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Discussion Starter · #1 ·
I will be attempting grafting for the first time in a couple of weeks. I will be using the Randy Oliver method of "Queens for Pennies ".

I've done a lot of reading and watched several videos. For those who have grafted before, is there anything you wish you had done differently or any general tips?

I'm in central SC. Thanks!

Smokey
 

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Aylett, VA 10-frame double deep Langstroth
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My biggest mistake has been trying to graft freshly hatched larvae. They are too small and there is not enough royal jelly in the cells to get them out and transfered safely. Make sure there is a pool of RJ in the cell and you can see the larvae with your naked eye. They look so much bigger under a 5X magnifying lens!
 

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Discussion Starter · #3 ·
I'm glad you posted this; one of the videos said to get larvae that was newly hatched (comma shaped), the smallest possible that was not an egg.
 

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Aylett, VA 10-frame double deep Langstroth
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They still need to be the small comma shaped larvae, just not the tiniest you can find. I think they refer to it as second instar. I have read graft 12 hour old larvae. How does one make that determination? Larval growth occurs at each molting so a freshly hatched larva is the same size as one 23 hours old. After the first molt, the larva is slightly larger and the amount of royal jelly is at it's greatest. Just my personal preference. I am sure there are queen producers capable of getting good grafts with the newly hatched larvae. I am not one of them.
 

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I have read graft 12 hour old larvae. How does one make that determination?
Well explained by Brother Adam in his book Beekeeping at Buckfast Abbey. Place a warmed frame into the breeder colony. Twice a day you lift the frame and check for eggs. The first time you see eggs, now you can start the clock on when it's time to graft.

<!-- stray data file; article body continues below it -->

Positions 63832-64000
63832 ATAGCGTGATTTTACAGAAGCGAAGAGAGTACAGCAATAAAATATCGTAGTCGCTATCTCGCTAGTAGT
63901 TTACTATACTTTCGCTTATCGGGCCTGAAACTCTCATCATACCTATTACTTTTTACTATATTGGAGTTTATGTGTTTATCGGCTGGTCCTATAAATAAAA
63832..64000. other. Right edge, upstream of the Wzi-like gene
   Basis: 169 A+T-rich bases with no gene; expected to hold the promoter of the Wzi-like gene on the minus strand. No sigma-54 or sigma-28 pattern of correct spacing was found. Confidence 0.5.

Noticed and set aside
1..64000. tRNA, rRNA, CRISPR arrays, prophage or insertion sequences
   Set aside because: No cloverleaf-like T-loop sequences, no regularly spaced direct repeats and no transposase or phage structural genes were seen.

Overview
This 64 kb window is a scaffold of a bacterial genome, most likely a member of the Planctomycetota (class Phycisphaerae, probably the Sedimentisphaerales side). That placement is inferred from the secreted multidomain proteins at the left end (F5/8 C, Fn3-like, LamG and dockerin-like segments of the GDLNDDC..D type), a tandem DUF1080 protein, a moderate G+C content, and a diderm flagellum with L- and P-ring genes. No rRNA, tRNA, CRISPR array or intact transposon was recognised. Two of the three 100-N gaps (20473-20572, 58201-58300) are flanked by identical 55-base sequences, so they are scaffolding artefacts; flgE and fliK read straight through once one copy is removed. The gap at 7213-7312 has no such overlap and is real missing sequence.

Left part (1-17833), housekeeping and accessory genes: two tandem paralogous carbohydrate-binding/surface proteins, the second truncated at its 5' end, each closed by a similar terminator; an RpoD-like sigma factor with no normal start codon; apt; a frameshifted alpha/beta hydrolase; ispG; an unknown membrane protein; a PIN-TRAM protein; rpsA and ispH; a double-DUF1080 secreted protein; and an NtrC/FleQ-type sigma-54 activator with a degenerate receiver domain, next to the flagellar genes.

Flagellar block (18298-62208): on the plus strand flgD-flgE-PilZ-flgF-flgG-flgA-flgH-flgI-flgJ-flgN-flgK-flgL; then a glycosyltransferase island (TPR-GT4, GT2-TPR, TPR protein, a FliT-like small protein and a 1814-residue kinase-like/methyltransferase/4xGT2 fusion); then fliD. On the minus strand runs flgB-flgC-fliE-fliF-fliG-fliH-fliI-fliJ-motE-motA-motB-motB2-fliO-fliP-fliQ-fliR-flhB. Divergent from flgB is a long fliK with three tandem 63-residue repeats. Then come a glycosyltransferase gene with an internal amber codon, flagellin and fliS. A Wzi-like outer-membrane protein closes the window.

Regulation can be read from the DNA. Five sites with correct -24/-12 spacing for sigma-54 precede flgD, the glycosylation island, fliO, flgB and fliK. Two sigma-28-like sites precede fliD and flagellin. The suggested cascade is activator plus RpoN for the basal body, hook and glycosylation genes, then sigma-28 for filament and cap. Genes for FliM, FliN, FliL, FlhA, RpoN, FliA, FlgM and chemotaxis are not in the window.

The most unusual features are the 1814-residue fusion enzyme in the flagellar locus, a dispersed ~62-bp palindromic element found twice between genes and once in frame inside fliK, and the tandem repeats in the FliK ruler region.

I use a slightly modified version of that. I graft on Wednesday, so Sunday I go thru the colony I intend to graft from, find a frame with fresh eggs that are still standing, more often than not I'll see the queen on that frame still layng. Write down which frame it is, then when I go to graft on Wednesday, pick out that frame and brush off the bees. It will have plenty of correct age larvae, and likely some still eggs.

I used to struggle to see the tiny correct age ones, but wife gave me a set of jewelers loupes for christmas a couple years back. Plenty of magnification with an led light made all the difference in the world. Not only can I see the larvae before I pick it up, I can see it in the jelly after placing in the cup, and those that dont work out I just do another one into that cup. My take rate went from under 50% to over 80% when I started using those.

The other thing that made a big difference for me, not all grafting tools are created equal. The chinese tool is inexpensive, so buy a handful and try a bunch of them. All will have slightly different flexibility in the tip. I have one that works far better than the other 6 I've had for a few years, and I keep going back to it, it's the only one I can get those really young larvae with correctly. When we were at Apimondia, on the last day some of the booths were selling off inventory at a very good price so they didn't have to pack it up and take home. I bought a bag of 50 grafting tools at one of the vendors from China, dickered it down to 10 dollars at 3:30pm on the last day.
 

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I just came in from grafting. Like Grozzie2 I keep going back to the chinese tool. Today I tried the new german stainless tool I just bought. After ruining about a dozen larvae trying to get them out I went back to my fine tipped paint brush. For some reason I was also struggling with that, so back to the chinese tool. After that the pace picked up greatly.

Quality control on the chinese tools is terrible. But, when you find the one that has been properly built and all the parts line up they work great.
 
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